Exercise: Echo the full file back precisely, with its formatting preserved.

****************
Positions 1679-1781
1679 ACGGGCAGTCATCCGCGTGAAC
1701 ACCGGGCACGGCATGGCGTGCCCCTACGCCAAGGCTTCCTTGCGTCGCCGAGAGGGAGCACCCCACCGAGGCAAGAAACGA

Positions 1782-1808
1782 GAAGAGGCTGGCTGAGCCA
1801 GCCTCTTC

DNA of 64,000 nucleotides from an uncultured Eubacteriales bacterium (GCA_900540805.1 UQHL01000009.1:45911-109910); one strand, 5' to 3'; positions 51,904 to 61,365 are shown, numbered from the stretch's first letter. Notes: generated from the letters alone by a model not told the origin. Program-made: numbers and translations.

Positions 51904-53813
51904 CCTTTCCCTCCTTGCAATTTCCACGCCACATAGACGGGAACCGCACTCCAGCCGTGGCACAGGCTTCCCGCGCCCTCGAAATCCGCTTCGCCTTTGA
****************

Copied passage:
Positions 1679-1781
1679 ACGGGCAGTCATCCGCGTGAAC
1701 ACCGGGCACGGCATGGCGTGCCCCTACGCCAAGGCTTCCTTGCGTCGCCGAGAGGGAGCACCCCACCGAGGCAAGAAACGA

Positions 1782-1808
1782 GAAGAGGCTGGCTGAGCCA
1801 GCCTCTTC

DNA of 64,000 nucleotides from an uncultured Eubacteriales bacterium (GCA_900540805.1 UQHL01000009.1:45911-109910); one strand, 5' to 3'; positions 51,904 to 61,365 are shown, numbered from the stretch's first letter. Notes: generated from the letters alone by a model not told the origin. Program-made: numbers and translations.

Positions 51904-53813
51904 CCTTTCCCTCCTTGCAATTTCCACGCCACATAGACGGGAACCGCACTCCAGCCGTGGCACAGGCTTCCCGCGCCCTCGAAATCCGCTTCGCCTTTGA